Four Great Film Festivals - 2008
San Francisco hosts an eye-popping, jaw-dropping 40 film festivals every year, plus another dozen or so touring series. The homegrown bashes serve every slice of the ethnic, sexual, political, and film genre spectrum. Here are the four that plug most directly into the city's fragmented psyche.
IndieFest is a ramshackle mix of intimate point-of-view documentaries and sub-Sundance, off-the-radar features. The February fest attracts a young, adventurous crowd on the prowl for discoveries and more than a little appreciative that the vast majority of the filmmakers are in their 20s and 30s. This year's edition, the 10th, opened with Shotgun Stories, Jeff Nichols' slice of rural Arkansas, and counted among its highlights Britton Caillouette's lyrical, one-of-a-kind, first-person surfing/social issue pic Sliding Liberia, which took home the Audience Award on the documentary side.
MadCat Women's International Film and Video Festival
Female filmmakers command the spotlight at MadCat, but what truly distinguishes this electrifying, put-it-all-on-the-line Mission District festival is the degree to which it challenges its audience. The farthest thing from a kvetchfest or pity party, Ariella Ben-Dov's brainchild champions experimental film and a radical, poetic approach to traditional issues. Shorts dominate the lineup, with each program centered on a theme (borders, families, hand-crafted art). The 12th house-rocking edition, coming in September and comprising the cream of emerging women filmmakers from around the world, continues to advance the notion of a deeply personal cinema.
San Francisco Silent Film Festival
From the first program he staged in 1996, co-founder and artistic director Stephen Salmons was determined to avoid — nay, demolish — the fixed-in-amber, museum-precious attitude that shrunk the audience for silent movies to a tiny group of film historians and nostalgic octogenarians. Encompassing melodrama and comedy, camp and scholarship, Salmons and his cohorts host an irreverent treasure hunt with something for moviegoers of every age. The annual summer weekend extravaganza (coming up July 11-13, and augmented by an all-day blowout in early December) has succeeded in turning the presentation of early film masterpieces, curiosities, and lost classics into not only an art, but also the hippest ticket in town. In the perfect marriage of venue and event, the Silent Film Festival unspools at the Castro Theatre, which opened for business in 1922.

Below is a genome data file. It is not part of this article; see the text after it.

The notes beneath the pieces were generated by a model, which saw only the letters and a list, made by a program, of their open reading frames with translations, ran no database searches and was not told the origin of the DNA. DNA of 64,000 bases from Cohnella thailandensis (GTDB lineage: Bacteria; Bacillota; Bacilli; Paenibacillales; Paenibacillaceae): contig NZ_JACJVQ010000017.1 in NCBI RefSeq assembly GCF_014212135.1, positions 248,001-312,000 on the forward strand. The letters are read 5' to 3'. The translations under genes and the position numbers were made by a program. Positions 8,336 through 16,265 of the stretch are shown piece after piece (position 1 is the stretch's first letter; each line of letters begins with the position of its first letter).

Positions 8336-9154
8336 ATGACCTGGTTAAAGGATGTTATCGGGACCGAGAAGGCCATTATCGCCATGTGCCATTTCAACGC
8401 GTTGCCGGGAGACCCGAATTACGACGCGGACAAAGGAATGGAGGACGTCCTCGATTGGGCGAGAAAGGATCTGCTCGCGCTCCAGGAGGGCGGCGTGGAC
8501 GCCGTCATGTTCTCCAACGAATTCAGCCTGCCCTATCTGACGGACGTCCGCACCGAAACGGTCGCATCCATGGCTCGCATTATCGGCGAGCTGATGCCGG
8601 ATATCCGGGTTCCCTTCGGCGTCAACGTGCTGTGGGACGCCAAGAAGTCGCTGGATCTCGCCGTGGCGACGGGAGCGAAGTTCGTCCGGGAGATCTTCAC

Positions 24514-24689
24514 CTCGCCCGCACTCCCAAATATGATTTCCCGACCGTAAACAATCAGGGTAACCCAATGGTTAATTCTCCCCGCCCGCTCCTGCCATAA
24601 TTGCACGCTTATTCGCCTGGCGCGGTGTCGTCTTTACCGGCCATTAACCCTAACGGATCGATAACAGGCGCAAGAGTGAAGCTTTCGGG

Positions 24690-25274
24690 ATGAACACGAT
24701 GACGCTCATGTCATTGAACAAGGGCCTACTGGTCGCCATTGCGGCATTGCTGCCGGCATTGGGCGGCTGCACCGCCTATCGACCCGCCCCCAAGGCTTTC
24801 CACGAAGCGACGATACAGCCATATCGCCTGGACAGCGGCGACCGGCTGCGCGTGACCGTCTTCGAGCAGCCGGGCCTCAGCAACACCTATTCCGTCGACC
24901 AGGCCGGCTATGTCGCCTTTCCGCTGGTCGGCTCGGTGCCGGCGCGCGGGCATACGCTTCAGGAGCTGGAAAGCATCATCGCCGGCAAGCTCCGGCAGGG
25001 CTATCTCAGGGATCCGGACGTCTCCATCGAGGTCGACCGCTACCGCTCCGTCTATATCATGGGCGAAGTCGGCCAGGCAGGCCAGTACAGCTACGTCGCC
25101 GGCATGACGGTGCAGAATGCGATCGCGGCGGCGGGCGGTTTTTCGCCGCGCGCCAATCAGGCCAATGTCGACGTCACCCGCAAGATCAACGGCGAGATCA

Noir City is Eddie Muller's dead-of-winter guided tour through the glorious gutter of 1940s and '50s B movies immortalized as film noir. Muller is forever excavating the postwar underbelly of Hollywood — low-rent crime stories, fatally doomed romances, and diamond-hardboiled detective sagas — to find the stuff nightmares are made of. Stylish, street-smart, and resolute about exposing every lie packaged and peddled with the American dream, noir is forever. Thanks to Noir City, San Francisco is its capital.